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Architects use plastic bottles to design ocean wave façade system

Stockholm-based architecture practice Ulf Mejergren Architects (UMA) has used thousands of recycled plastic bottles to create a façade system for an art school in Tulum, Mexico. UMA's design addresses an environmental issue appearing in many parts of the world. Addressing Mexico's half a million tonnes of plastic waste that ends up in the ocean each year, the architects used this waste to create a visual showcase of the environment problem.
All images courtesy of UMA

The design, proposed for the façade of an art school in Tulum, will create expressive waves which are meant to raise curiosity and offer an inspiring environment for the kids to thrive in, but it is also a reminder of where these bottles were taken from.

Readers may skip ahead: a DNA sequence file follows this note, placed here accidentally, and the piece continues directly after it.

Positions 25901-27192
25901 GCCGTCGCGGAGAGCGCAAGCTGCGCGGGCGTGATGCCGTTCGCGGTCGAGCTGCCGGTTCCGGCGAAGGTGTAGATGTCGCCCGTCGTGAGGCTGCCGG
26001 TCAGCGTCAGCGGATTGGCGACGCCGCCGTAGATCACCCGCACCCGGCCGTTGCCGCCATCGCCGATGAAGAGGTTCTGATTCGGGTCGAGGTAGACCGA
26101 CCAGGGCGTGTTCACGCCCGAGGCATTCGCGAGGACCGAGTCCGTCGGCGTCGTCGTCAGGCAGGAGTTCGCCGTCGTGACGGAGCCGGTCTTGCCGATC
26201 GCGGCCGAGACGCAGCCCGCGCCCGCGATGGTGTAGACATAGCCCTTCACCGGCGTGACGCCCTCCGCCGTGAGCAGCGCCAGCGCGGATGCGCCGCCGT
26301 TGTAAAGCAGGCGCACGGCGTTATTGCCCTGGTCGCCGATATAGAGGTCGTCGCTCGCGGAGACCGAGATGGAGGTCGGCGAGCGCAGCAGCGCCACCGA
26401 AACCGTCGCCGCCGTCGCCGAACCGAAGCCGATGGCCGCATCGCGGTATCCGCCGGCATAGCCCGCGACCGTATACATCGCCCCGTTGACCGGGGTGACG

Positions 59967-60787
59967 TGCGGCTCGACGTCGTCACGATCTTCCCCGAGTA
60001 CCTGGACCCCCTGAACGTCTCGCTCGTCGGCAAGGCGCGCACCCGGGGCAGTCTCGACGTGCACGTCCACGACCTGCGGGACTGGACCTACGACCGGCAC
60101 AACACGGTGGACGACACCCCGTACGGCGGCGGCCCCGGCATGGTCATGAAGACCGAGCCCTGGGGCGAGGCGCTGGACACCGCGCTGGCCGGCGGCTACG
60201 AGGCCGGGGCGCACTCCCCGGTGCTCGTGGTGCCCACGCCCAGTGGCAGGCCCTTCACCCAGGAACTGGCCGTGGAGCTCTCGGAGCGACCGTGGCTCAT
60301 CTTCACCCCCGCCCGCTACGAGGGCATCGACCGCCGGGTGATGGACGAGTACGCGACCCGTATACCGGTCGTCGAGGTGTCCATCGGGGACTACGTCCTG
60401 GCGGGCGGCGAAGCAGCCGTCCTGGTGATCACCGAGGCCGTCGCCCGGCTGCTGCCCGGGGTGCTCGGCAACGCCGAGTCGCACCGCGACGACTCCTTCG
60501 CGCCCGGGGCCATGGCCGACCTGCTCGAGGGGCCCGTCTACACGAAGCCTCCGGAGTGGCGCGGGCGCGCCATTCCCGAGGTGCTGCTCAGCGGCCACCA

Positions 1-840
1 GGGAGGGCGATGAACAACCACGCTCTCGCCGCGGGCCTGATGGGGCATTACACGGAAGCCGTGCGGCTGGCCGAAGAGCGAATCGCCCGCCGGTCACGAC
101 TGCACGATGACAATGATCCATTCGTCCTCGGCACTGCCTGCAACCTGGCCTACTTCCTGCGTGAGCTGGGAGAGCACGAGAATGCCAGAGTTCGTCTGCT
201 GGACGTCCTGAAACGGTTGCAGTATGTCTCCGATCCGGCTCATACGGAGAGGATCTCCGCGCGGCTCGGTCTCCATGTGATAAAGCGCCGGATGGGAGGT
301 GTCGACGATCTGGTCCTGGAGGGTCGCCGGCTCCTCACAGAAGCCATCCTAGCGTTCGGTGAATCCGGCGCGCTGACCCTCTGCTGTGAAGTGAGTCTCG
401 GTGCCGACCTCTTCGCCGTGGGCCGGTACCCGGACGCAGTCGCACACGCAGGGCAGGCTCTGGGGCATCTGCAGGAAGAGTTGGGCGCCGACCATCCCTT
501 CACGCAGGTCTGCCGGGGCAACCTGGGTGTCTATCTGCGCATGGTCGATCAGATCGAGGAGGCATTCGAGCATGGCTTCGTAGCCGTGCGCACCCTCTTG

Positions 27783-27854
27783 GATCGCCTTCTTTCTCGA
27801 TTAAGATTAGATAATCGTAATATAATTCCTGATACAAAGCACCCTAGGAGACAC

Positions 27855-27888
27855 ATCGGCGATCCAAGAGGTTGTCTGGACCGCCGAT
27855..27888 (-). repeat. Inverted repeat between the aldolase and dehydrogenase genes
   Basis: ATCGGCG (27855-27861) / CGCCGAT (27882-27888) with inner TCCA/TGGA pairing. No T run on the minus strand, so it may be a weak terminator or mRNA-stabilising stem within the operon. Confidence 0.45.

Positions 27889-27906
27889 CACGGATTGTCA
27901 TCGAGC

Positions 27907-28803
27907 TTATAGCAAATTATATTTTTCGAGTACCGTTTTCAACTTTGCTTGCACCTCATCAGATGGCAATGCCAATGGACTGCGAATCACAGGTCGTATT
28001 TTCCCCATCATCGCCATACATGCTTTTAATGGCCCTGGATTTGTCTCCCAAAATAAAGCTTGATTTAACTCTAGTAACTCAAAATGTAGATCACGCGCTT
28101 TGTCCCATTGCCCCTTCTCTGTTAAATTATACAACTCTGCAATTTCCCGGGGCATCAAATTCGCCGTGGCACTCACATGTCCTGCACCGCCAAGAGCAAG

"With this building, we want to set a precedent on what can be done with recycled plastic bottles, an action that hopefully could inspire other people and communities," said the studio.

"A simple and economic wall system will make this possible; painted bottles in a colour gradient pierced through bent rebar."

All images courtesy of UMA

The system is made out of plastic bottles that are pierced through rebar erected in a concrete trench, looking almost like a tall fence at its first stage. Plastic bottles with drilled holes in the bottom are pierced on each rebar, and then the rebar are bent into a desired position, forming waves.

Each reinforced unit can accommodate an extra layer of bottles on each side, closing the wave. The bottles close to the ground are filled with cement or sand to ensure stability and each rebar is also attached to a wall or a slab in mid-air.

All images courtesy of UMA

The bottles are painted in a gradient of blue-cyan-white colour. The waves are also more than a great backdrop, they are also giving shelter from rain and the sun, and at some places, they can also be used for seating and tables.

Original article published on World Architecture Community.
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